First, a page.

Design should of course be good enough such that ‘more confident cyclists’ do not feel the need to avoid it. It is a mistake to provide two inadequate forms of provision for two different categories of user; if you find someone avoiding your design, you should be asking yourself why, not tinkering with another parallel approach somewhere else.
In this regard, Paragraph 4.9 in Chapter 3 of the Manual is more acceptable, in that it highlights how this kind of parallel provision should only be an ‘interim arrangement’ – ‘the longer term aim should be to design all routes as suitable for the full range of target users’, which is right, but leaves me wondering why the door is left open in this manual to councils opting for the easy option of dual provision, in the first place.
Chapter 3 is entitled ‘Placemaking’.
This is a troubling chapter for a ‘Cycle-Friendly’ manual because in many places it recommends sacrificing the comfort and safety of cycling in order to create ‘place’.
We are told that
Many urban streets are not wide enough to provide separate cycle facilities or have frontage activity that makes such provision impractical. Design for such environments needs to think beyond standard highway design, defining a slow speed highway environment where cycles, pedestrians and motorised traffic can safely integrate.’
and also that
In some streets there is no room to provide standard cycle facilities. Placemaking helps define a slow speed highway environment where cycles, pedestrian and motorised traffic can safely integrate.’
If streets and roads are genuinely not wide enough, or there is not enough room, then measures should be taken to reduce motor traffic volumes to an acceptable level at which it is comfortable to cycle on the carriageway – around 2000 PCU/day.
High traffic levels do not allow cycling to ‘safely integrate’ with motor traffic, particularly if there is a relatively high proportion of HGVs/buses. Many of the examples featured in this chapter – Kensington High Street, Exhibition Road, Ashford, Poynton – have uncomfortably high levels of motor traffic for cycling to be combined with it.
If there is not sufficient width to separate cycling from these traffic levels, then rather than attempting to integrate cycling into it with ‘placemaking’ features, the genuinely cycle-friendly approach is to reduce that motor traffic volume to a comfortable level.
It’s this kind of analysis that is missing from the Sustrans manual – although there are helpful speed/volume diagrams at the start of the manual, describing what kind of provision is appropriate, that approach appears to get jettisoned when the practicalities of designing for cycling on actual streets and roads comes to be discussed.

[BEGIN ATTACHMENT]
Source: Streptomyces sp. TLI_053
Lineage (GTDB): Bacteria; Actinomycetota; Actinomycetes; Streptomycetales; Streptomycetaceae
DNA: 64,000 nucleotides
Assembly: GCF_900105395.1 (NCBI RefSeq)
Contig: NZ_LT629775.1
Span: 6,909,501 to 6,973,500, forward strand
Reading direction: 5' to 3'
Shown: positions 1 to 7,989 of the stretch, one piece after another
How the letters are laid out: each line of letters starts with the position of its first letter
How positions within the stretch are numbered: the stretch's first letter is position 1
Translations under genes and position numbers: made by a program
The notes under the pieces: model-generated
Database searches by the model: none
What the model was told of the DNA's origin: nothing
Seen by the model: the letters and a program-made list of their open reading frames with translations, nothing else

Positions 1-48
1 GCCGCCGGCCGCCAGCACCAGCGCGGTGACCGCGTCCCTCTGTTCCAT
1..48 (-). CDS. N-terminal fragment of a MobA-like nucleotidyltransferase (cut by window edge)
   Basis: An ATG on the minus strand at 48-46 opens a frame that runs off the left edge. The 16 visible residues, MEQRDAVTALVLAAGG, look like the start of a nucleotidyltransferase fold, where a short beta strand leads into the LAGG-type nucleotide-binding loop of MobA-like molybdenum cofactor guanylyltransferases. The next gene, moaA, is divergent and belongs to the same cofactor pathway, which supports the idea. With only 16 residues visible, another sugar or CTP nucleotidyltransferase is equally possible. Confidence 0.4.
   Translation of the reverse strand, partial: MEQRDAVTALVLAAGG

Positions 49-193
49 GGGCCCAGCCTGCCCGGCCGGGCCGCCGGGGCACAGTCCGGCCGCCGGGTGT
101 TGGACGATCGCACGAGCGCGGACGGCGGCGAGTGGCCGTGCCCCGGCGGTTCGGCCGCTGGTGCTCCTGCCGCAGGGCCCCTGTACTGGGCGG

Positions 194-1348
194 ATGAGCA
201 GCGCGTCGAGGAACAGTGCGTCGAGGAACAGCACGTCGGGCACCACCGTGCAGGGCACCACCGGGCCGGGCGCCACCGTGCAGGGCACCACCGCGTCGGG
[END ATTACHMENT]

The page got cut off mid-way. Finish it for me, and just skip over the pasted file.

Indeed, this ‘placemaking’ chapter is essentially all about attempting to accommodate cycling on the carriageway on roads that are still carrying far too much through traffic for acceptable ‘sharing’ – what I have called placefaking, a fudging of the function of roads that are busy with motor traffic. A more helpful approach would be to employ the Dutch Sustainable Safety principle of Monofunctionality, which would involve moving every road and street into a particular category, either one for access (with low motor traffic levels, through design) or a distributor road that serves a through-function, and with appropriately-designed separate cycle provision.
Chapter 4 – Streets and roads
This chapter sadly follows on from the previous one, with much of the same cycle-unfriendly advice.
In streets with high place function (e.g. high streets or town squares), segregated cycle tracks will generally not be a suitable provision because of the complex pedestrian movements and competition for space with other social activities and parking and loading requirements.
Again, we see – weirdly for a ‘cycle-friendly manual – that ‘place function’ trumps adequate cycle design, regardless of the amount of motor traffic a particular road or street is carrying.
Of course cycle tracks can and do work well on high street locations, and places with parking and loading requirements.
The elephant in the room here, however, is volume of motor traffic, just as with the previous ‘placemaking’ chapter. If motor traffic on particular street is above 2000 PCU/day, then separate provision for cycling should be provided, immaterial of the street context. If it is not practicable to achieve this – either due to the width of the street, or genuine complexity with other social activity, then motor traffic levels should be reduced below 2000 PCU/day, to create a genuine place. It is pretty ridiculous to suggest that high streets carrying large amounts of motor traffic can’t accommodate cycling infrastructure because that would interfere with ‘place’, but that appears to be exactly what this Sustrans manual is doing.